A total of 30 public and private health care practices and systems across the country have received this recognition by the U.S. Department of Health and Human Services’ Million Hearts initiative for their success in helping patients control blood pressure. These health care providers, practices, and systems achieved blood pressure control for at least 70% of their patients through innovations in health information technology and electronic health records, patient communication, and health care team approaches.

For more information, please visit http://millionhearts.hhs.gov/aboutmh/htn_champions.html.

MillionHearts


Self Measured Blood Pressure Monitoring

High blood pressure is a major risk factor for heart attacks and stroke. Many people have high blood pressure, also called HBP or hypertension, for years without knowing it. This is because, most of the time, there are no symptoms. This is a big problem because when high blood pressure goes untreated, it damages arteries and vital organs throughout the body. That's why high blood pressure is often called the "silent killer." Did you know that:


• Having high blood pressure puts you at risk for heart disease and stroke, which are leading causes of death in the United States.
67 million American adults (31%) have high blood pressure—that’s 1 in every 3 adults.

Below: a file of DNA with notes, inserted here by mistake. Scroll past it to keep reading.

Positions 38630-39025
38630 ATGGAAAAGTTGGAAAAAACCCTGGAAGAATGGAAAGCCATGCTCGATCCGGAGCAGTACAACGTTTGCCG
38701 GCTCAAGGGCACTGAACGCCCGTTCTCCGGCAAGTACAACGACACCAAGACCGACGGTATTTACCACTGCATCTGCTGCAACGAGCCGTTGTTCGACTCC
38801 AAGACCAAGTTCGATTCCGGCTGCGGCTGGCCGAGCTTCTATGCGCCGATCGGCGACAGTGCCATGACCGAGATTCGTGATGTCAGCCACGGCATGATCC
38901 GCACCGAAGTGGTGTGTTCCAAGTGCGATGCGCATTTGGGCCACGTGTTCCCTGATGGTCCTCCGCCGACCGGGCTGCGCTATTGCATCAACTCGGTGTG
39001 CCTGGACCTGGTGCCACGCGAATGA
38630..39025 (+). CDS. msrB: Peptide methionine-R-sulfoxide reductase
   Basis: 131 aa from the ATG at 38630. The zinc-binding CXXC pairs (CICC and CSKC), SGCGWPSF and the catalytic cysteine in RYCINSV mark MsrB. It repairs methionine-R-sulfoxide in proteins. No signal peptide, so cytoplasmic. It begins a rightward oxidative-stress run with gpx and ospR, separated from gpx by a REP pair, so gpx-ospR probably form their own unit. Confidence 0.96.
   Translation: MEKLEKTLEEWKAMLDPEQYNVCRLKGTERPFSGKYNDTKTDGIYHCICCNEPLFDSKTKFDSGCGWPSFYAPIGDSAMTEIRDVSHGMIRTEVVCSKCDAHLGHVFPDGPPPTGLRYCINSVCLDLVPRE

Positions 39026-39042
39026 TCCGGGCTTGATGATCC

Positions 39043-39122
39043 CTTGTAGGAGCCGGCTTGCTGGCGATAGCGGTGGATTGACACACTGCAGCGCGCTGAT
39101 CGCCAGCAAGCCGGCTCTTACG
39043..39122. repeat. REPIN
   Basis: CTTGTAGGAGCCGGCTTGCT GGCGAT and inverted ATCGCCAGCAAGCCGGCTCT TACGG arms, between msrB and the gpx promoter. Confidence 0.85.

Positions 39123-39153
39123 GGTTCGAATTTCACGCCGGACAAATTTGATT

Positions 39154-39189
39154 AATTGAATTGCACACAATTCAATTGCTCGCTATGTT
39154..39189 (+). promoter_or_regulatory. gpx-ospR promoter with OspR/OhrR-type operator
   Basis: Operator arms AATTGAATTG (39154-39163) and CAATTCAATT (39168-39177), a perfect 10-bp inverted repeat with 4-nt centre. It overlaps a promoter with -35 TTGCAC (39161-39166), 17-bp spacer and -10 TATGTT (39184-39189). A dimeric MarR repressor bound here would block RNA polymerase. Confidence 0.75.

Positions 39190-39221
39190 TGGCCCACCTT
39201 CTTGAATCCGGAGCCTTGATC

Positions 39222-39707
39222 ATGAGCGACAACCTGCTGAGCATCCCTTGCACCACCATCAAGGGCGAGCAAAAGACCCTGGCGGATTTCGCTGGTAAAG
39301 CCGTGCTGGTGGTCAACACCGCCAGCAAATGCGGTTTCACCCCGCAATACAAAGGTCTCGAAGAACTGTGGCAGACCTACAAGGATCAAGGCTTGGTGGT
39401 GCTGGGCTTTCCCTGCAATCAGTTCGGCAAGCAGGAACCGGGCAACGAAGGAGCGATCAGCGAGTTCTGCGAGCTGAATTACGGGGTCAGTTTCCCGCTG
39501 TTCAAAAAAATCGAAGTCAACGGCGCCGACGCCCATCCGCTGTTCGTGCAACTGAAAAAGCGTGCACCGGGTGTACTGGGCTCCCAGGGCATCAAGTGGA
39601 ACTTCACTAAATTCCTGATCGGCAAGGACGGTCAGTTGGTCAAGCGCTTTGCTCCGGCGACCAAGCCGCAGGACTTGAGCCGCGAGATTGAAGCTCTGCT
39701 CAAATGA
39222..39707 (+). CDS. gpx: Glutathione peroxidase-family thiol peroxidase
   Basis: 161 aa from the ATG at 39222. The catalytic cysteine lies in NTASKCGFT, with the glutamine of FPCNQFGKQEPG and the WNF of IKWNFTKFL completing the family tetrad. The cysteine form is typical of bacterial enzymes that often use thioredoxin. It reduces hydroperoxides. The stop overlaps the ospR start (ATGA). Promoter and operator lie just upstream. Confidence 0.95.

• About 1 in 3 American adults has prehypertension—blood pressure numbers that are higher than normal—but not yet in the high blood pressure range.
• Only about half (47%) of people with high blood pressure have their condition under control.
• High blood pressure was a primary or contributing cause of death for more than 348,000 Americans in 2009—that's nearly 1,000 deaths each day.
• High blood pressure costs the nation $47.5 billion each year. This total includes the cost of health care services, medications to treat high blood pressure, and missed days of work.

Keeping blood pressure levels in a healthy range usually involves taking medications, reducing sodium in the diet, getting daily physical activity, and quitting smoking.

Million Hearts® released a Million Hearts® Action guide entitled Self Measured Blood Pressure Monitoring: Action Steps for Public Health Practitioners. This document provides action steps for public health practitioners to facilitate the implementation of SMBP plus additional support in five key areas: understanding the environment, working with payers and purchasers, working with health care providers, spreading the word to the public, and monitoring/assessment of SMBP plus additional support implementation.

The American Heart Association provides the following information on self-monitoring of blood pressure:

Home Monitoring & Recording- Because blood pressure can fluctuate, home monitoring and recording of blood pressure readings can provide a healthcare provider with valuable information to determine whether a person really has high blood pressure and, if so, whether the treatment plan is working.

Choosing a Monitor- The American Heart Association recommends an automatic, cuff-style, bicep (upper-arm) monitor. Discover our recommendations for selecting an accurate blood pressure monitor to suit a person’s needs.

How to Measure- Accurate home recording can help persons in their partnership with their healthcare providers. Learn and follow these simple steps for taking accurate home measurements.

Instructional Video- Watch this video demonstrating accurate home monitoring to help persons get started tracking their numbers correctly.

Content provided by the National Forum for Heart Disease and Stroke Prevention

 

Last updated June 15, 2017